My interview about FIFA, in French on Voice of America TV
On June 4, Voice of America television included me on a half-hour live French-speaking panel interview about the FIFA (Fédération Internationale de Football Association) scandal (see the lengthy official criminal charges). The program was broadcast to countries including French-speaking West African nations.
I have been speaking French since 1975, having studied the language for four years and spending substantial time speaking French over the years, which helped me more quickly learn and soak up Spanish. This was my first interview in French. My segment starts after minute 4:00 and I get the last word. The full interview is here on YouTube and here on the Voice of America Washington Forum French-language webpage.
The interviewer, Jacques Aristide, from Mauritius, asked me mainly basic questions about what is ahead for the FIFA defendants, and I emphasized that, as with all criminal defendants in the United States, they all are presumed innocent unless and until proven guilty beyond a reasonable doubt. Of course, some of them, or more, are always rushing to cut guilty plea deals, as the first federal co-defendants to strike deals that have them helping to convict others, often reduce their prison exposure the most.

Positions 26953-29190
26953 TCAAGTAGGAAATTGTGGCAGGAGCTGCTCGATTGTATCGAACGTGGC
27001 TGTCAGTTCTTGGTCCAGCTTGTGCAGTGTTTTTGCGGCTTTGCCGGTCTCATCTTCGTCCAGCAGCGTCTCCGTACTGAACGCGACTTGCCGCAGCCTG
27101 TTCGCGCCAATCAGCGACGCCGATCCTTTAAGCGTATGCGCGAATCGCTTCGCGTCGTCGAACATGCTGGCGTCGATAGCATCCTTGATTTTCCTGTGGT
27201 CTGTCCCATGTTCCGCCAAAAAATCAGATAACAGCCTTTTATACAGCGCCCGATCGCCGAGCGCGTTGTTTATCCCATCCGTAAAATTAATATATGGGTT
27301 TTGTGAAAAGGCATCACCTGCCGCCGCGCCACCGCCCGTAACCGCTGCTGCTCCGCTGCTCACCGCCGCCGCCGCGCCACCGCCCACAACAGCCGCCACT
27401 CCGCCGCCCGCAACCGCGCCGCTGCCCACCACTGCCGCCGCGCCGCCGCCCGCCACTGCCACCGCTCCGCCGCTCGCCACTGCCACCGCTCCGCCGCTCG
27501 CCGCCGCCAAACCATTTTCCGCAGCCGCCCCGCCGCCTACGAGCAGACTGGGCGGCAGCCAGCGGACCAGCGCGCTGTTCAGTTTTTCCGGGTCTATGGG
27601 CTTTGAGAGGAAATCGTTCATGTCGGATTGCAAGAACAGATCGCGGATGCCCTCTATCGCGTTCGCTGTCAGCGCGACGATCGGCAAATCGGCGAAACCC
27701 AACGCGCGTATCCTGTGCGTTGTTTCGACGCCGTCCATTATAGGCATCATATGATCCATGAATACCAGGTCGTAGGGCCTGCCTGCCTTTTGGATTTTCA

The interviewer asked me why the case is being prosecuted in the United States. I pointed out that the accusations include alleged activities in the United States. Defendant Charles Blazer, for instance, is a United States citizen whose alleged crimes happened right in the United States, and allegations include that money laundering or other financial improprieties were conducted using American banks. I said that this multi-defendant prosecution is so expensive that it becomes more expensive to prosecute in more than one country.
I was not asked whether I think it a good idea to be extraditing all these non-United States citizens to be prosecuted here. How much is the world really damaged by the alleged FIFA scandal? We are not talking about allegations of violent crime, nor any efforts to dismantle or harm the United States government, financial markets, Internet security, nor American society. Does the United States government want other governments, many with more oppressive criminal justice systems, to haul Americans to their criminal courts sometimes under the most specious of charges? By continuously getting foreign nationals hauled into American criminal courts, the American government will sound more disingenuous to hem and haw against the same happening abroad to its own citizens.
This was my second Voice of America interview, the previous one resulting in a print blurb on the Tsarnaev Boston bombing case. I have never figured out how independent Voice of America’s content is from United States government and policy. I did not sense any non-independence as to my two interviews with the Voice of America. This was a very enjoyable experience both on and off camera spending time with interviewer Jacques Aristide, commentator Roger Muntu, and my fellow in-studio interviewee and soccer analyst Gervais Lagoke Gnaka, with Cameroonian sports journalist Herv© Kouamouo speaking from Paris. The only part I did not like is having not only to pass through a metal detector at the VOA headquarters, requiring me to remove my belt in the process. Not all government buildings were so heavily garrisoned before September 11, 2001.